Chandni, Kalki....

Transgenders in India

Meghdeep Patnaik

People are people. Short, tall, fat, skinny—one thing that no one can take away from them is their individuality. Just like a person's religion or colour does not define his credibility, his sexuality doesn't define his individuality.

The life of a transgender is bizarre and colourful at the same time. It is a constant battle with the social stigma and also with their minds and bodies. A documentary on the life of transgenders depicts the story of Chandni. Chandni makes a living by teaching her community sewing. She married an auto rickshaw driver with all the rituals of an Indian wedding. The best thing about her relationship with her husband is the fact that he respects her. She says "He is not ashamed of me. I want him to get married again because his parents deserve happiness. He treats me well, and that's all I need." It is morally and fundamentally wrong to judge them merely because of their sexual orientation. Most people in India think that transgenders can either go to someone's house to dance or get involved into the sex trade. This is a myth and people need to get over it.

A shining example, who has outdone all the prejudices with her education and work, is Kalki Subramaniam. She holds two masters degrees—one in Mass Communication and Journalism and the other in International Relations. And if this wasn't enough, she has another feather to her hat—that of an entrepreneur. She is the founder of Brand Kalki that manufactures and sells metallophones and wind chimes. Born to a middle class family, the path wasn't a bed of roses for her. However, she chose to pluck the thorns herself by working towards being successful. Today she's an inspiration to the several transgenders who cannot voice their desire to be in a different body.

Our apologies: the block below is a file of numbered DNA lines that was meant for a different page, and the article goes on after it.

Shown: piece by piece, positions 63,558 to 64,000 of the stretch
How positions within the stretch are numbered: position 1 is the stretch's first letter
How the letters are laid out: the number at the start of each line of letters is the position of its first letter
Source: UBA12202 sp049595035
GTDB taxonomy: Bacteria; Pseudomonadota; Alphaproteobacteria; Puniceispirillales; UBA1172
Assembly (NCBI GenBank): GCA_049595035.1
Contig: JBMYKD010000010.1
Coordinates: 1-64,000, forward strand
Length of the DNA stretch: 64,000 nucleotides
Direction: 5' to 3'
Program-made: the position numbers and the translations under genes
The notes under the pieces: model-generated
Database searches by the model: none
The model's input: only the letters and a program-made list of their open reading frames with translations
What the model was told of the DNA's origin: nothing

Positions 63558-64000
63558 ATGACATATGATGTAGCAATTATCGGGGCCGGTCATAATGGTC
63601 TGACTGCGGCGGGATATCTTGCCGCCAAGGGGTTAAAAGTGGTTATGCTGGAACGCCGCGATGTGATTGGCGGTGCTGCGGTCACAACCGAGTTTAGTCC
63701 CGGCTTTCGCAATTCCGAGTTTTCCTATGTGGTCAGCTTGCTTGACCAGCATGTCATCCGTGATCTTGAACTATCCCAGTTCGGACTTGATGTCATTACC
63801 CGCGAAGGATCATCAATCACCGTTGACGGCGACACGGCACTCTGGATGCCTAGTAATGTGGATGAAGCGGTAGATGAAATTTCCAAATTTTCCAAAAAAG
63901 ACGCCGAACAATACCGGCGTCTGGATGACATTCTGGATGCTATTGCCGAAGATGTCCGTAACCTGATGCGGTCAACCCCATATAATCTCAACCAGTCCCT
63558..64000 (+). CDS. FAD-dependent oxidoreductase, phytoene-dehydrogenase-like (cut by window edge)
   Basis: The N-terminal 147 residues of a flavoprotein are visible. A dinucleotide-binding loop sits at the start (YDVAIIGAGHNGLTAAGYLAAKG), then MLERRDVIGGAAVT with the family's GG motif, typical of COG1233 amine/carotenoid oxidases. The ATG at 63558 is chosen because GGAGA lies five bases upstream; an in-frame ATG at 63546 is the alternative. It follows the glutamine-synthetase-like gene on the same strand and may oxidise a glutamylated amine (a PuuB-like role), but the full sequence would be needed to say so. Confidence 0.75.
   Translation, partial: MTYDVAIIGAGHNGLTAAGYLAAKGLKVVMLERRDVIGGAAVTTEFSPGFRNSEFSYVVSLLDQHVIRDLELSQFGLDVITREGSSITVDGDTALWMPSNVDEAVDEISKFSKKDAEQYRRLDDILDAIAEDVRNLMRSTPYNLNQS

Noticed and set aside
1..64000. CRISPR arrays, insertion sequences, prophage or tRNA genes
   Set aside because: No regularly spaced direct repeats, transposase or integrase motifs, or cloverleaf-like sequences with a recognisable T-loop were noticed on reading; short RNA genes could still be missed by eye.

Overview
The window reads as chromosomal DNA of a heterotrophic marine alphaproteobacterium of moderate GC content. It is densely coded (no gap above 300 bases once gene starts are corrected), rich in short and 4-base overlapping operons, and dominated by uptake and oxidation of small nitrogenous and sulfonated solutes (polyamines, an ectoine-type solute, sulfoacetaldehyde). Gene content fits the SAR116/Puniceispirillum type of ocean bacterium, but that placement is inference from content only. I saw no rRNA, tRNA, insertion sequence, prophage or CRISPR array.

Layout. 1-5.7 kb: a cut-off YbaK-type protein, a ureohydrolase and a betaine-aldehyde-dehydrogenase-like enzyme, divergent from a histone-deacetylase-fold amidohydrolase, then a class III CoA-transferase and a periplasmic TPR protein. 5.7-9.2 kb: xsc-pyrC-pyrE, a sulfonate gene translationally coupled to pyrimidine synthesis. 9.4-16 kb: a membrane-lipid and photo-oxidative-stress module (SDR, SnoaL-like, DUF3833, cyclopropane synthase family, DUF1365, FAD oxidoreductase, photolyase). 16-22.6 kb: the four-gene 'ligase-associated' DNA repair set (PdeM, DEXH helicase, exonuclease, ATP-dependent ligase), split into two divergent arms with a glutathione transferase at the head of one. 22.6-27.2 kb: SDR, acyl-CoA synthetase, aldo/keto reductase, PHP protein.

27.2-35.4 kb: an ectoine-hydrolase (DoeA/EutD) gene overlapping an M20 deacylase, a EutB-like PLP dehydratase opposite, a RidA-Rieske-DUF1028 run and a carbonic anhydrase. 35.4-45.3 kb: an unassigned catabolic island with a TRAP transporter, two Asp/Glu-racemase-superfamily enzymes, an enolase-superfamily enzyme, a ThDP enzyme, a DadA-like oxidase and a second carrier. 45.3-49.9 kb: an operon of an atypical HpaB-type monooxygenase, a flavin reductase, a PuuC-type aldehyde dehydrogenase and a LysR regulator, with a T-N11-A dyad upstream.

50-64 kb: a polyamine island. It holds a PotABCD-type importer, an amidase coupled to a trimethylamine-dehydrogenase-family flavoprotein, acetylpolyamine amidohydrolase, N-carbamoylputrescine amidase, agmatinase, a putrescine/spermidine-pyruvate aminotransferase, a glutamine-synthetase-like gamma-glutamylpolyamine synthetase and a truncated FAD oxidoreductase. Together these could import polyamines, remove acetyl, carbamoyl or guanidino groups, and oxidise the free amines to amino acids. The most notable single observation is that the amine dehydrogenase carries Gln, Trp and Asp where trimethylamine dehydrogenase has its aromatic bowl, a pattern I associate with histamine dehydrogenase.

However, she's not the only one who has gone out of the way to overcome the hurdles that a transgender faces. The Krishnagar Women's College appointed Manabi Bandopadhyaya as its principal. This was a breakthrough in India's history because she is the first transgender principal appointed by the College Service Commission, West Bengal. Not only was this a welcome surprise, it also shows that transgenders no longer want to be a victim to fate. They want to go out there and emerge as winners.

No doubt people's perception towards the third gender is changing. Padmini Prakash became the first transgender TV news anchor in India on the 68th Independence Day, a perfect day to celebrate the liberation of the country and its people. The Supreme Court legally declared transgenders as the third gender and 5 months later, Padmini Prakash was appointed as a news TV anchor with Coimbntore based Lotus News Channel. Within one month of her appointment, she became the face of the 7pm news bulletin because of the popularity she had gained in the month before.

Liberating India of the vices is a responsibility that every individual residing here must take. One can begin with being considerate and respectful to every individual—man, woman or a transgender. People's behaviour and conduct is the only thing that can bring about a commendable change in the society.

Vol. 48, No. 11, Sep 20 - 26, 2015